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There are plenty of reasons to believe in LeVert's upside. He has size, handles, footwork, and feel; he can pass, finish at the rim, and defend multiple positions. There is a natural patience to his game. He maintains a live dribble that he uses to prod, juke, and feint until the defense gives something away. He preys on lumbering bigs when he gets a switch. And in a postseason series that featured D'Angelo Russell, Jimmy Butler, Ben Simmons, and Tobias Harris, LeVert was the most dynamic pick-and-roll orchestrator.
There are also plenty of red flags dotting LeVert's three-year NBA run. He's missed an average of 26 games per season after an injury-marred college career. His efficiency has dipped in inverse correlation with his usage, culminating in last year's underwhelming 50.9 true-shooting percentage. He has a shaky jumper and no floater to speak of. He shot just 31.2% from 3-point range and 35.6% on 2-pointers outside the restricted area last season. (His playoff surge was driven largely by an unsustainable 46.2% mark from deep.) To successfully share a backcourt with newcomer Kyrie Irving, he'll need to hit spot-up threes at a rate that keeps defenders honest while adapting his off-ball movements to Irving's arrhythmic dribble dance.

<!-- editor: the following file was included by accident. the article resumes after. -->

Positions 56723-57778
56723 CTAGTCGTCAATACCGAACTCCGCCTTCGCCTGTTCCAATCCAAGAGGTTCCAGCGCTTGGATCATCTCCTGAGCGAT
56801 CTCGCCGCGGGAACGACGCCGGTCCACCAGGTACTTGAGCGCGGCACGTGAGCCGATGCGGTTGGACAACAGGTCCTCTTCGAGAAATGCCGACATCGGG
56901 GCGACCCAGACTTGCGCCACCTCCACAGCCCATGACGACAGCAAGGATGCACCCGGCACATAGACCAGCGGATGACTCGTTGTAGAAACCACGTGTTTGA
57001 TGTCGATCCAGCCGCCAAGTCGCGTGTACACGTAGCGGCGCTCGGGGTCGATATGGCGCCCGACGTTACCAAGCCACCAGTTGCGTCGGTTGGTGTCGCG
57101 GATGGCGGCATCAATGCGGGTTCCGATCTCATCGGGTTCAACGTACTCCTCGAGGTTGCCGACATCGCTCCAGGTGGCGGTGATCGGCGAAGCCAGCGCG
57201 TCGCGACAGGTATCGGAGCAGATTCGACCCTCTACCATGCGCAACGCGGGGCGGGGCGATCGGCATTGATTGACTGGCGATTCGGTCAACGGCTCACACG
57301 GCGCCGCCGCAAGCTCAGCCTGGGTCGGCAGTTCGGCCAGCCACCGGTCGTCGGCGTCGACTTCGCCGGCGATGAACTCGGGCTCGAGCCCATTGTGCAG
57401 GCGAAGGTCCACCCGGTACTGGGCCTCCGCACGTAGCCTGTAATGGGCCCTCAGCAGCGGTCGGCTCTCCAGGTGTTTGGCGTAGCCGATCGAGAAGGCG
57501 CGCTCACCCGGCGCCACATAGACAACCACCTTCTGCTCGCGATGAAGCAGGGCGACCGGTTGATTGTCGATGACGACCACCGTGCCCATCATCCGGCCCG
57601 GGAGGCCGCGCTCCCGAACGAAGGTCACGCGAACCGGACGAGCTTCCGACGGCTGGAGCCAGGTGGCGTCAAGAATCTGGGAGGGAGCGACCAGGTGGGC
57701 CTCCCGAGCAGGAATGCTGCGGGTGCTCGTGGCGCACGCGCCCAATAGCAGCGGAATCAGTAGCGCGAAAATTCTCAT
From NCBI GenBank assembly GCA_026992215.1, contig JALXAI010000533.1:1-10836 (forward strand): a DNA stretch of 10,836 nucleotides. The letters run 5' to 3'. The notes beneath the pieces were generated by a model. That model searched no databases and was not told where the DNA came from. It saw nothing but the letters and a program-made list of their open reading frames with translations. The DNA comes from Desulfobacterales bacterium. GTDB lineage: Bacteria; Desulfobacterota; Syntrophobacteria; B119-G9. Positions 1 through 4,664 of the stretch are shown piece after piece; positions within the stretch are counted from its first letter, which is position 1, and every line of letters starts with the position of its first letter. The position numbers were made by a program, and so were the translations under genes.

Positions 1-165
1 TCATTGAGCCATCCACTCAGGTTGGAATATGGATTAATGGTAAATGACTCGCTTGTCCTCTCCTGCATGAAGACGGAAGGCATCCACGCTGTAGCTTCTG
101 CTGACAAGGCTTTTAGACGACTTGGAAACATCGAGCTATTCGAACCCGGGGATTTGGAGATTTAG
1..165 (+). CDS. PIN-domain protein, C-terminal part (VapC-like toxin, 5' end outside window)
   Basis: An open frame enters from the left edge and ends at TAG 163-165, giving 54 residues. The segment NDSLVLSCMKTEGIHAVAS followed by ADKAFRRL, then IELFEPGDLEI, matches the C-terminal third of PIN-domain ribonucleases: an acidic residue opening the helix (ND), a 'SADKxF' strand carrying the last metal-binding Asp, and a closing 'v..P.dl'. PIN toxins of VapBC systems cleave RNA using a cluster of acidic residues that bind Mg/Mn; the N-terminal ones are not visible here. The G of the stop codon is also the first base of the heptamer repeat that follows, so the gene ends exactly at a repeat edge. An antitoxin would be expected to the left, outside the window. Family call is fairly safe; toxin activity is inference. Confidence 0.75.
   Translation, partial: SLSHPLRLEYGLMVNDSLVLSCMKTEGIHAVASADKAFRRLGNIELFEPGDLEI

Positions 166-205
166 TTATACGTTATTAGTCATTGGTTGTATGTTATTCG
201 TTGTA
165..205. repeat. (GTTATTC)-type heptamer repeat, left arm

With Kevin Durant almost certainly out for the year, this stop-gap campaign in Brooklyn will give LeVert - who just inked a three-year, $52-million extension - every opportunity to prove he's the player who bookended last season with a flourish. If he picks up where he left off, the Nets should have the East's best backcourt, compete for the 3-seed, win a playoff series, and set the stage for a thrilling 2020-2021. (Alternatively, LeVert could be the centerpiece in a trade package for a third superstar.) But if he doesn't - if his jumper remains sketchy or if the injury bug bites again - the Nets could scuffle, and their long-term outlook could get murky. Either way, much of their future hinges on LeVert's development, starting now. - Wolfond